The Government of Canada is leading consultations to inform planned accessibility legislation.
In-person sessions are coming soon to your community. Now is the chance to have your say. Read more.
Sign Up for a Voice of Our Own
A quarterly newsletter from CCD.
Steven Fletcher Is Wrong: Assisted Suicide Not A Form of Love
April 15, 2016
March 29, 2016
January 28, 2016
27 March 2014
For Immediate Release
The Council of Canadians with Disabilities (CCD) is speaking out against MP Steven Fletcher's Private Member's Bills on assisted suicide because legalized assisted suicide threatens the lives and dignity of people with disabilities and the elderly. In a media interview promoting his Bills, Mr. Fletcher questioned, "Where is the love, where is the compassion," and CCD answers that neither love nor compassion for people with disabilities are to be found in assisted suicide.
In making the case for assisted suicide, Steven Fletcher presented the frightening image of people drowning in their own phlegm. He neglected to inform the public of existing options, such as palliative sedation, which are available to alleviate extreme forms of suffering. Ethical options of symptom management seek to kill the pain, not the patient.
Since it intervened in the Sue Rodriguez case at the Supreme Court, CCD has been analyzing the effect of assisted suicide on people with disabilities, by monitoring other jurisdictions where it has been legalized. As CCD spokesperson Jim Derksen has written, "Most people think the eligibility criteria for assisted suicide is terminal illness and constant pain that cannot be relieved, but these are very slippery and difficult concepts. The concept of pain as expanded under permissive assisted-suicide legislation in European countries such as Belgium and the Netherlands includes existential and emotional pain. Broad definitions of terminality and pain include disabilities that do not necessarily prevent people from living full lives."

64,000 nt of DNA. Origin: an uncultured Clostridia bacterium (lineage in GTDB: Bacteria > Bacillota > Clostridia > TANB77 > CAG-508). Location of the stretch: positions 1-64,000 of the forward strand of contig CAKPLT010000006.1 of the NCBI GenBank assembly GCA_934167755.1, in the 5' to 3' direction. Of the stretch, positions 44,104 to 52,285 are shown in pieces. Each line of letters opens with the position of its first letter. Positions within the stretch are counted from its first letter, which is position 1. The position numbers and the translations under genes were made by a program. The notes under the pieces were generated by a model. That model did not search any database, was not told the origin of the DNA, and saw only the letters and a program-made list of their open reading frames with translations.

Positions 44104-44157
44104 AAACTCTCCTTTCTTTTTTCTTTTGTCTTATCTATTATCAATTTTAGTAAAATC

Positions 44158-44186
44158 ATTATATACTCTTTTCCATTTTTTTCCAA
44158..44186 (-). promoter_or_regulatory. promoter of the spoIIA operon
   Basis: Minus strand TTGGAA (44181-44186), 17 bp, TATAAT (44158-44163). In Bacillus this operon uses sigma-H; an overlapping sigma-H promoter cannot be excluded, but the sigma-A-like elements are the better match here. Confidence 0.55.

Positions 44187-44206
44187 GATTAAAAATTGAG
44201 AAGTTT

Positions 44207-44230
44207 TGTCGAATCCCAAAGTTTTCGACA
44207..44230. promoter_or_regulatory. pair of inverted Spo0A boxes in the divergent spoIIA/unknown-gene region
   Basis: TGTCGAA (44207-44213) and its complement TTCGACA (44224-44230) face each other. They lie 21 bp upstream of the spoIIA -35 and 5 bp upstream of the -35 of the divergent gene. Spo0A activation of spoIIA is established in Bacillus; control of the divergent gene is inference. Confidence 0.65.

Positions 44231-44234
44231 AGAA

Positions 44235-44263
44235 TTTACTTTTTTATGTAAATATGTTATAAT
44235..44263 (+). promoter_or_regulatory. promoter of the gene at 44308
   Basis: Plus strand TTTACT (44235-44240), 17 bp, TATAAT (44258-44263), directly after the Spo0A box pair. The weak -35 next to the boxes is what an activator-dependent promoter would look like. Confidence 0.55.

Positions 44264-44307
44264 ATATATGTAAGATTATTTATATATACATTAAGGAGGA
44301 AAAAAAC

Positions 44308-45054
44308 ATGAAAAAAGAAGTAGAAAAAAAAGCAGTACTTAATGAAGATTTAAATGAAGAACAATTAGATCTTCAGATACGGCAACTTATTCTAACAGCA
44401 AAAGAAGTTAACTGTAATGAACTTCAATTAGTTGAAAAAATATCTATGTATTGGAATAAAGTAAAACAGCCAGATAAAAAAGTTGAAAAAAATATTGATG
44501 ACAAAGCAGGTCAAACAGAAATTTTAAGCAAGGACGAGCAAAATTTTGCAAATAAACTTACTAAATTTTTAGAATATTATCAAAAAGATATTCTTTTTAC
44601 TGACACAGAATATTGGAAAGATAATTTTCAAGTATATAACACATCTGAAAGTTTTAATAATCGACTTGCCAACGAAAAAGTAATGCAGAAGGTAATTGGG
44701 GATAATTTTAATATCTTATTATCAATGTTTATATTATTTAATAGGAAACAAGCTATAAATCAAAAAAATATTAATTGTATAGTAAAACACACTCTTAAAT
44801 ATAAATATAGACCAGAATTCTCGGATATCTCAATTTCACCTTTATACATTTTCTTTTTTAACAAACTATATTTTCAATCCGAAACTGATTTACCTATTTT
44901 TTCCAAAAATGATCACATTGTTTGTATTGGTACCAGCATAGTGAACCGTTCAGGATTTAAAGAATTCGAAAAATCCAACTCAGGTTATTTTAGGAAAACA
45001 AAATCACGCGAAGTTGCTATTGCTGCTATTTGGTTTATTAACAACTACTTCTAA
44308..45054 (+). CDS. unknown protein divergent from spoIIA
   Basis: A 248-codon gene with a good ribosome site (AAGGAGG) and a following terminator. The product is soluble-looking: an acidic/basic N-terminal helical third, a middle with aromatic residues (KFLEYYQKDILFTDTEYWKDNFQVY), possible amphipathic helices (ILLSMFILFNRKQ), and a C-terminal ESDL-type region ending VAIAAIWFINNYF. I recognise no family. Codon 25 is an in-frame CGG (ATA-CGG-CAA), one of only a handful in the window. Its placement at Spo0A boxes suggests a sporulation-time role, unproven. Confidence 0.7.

To arrange a media interview, please contact Mr. Laurie Beachell, CCD National Coordinator (204-947-0303 or firstname.lastname@example.org).
Jim Derksen views inaccessible York Street Steps in Ottawa. CCD intervened in the Brown Case, which challenged an inadequate accommodation developed for the Steps.
The Latimer case directly concerned the rights of persons with disabilities. Mr. Latimer's view was that a parent has the right to kill a child with a disability if that parent decides the child's quality of life no longer warrants its continuation. CCD explained to the court and to the public how that view threatens the lives of people with disabilities and is deeply offensive to fundamental constitutional values. Learn more.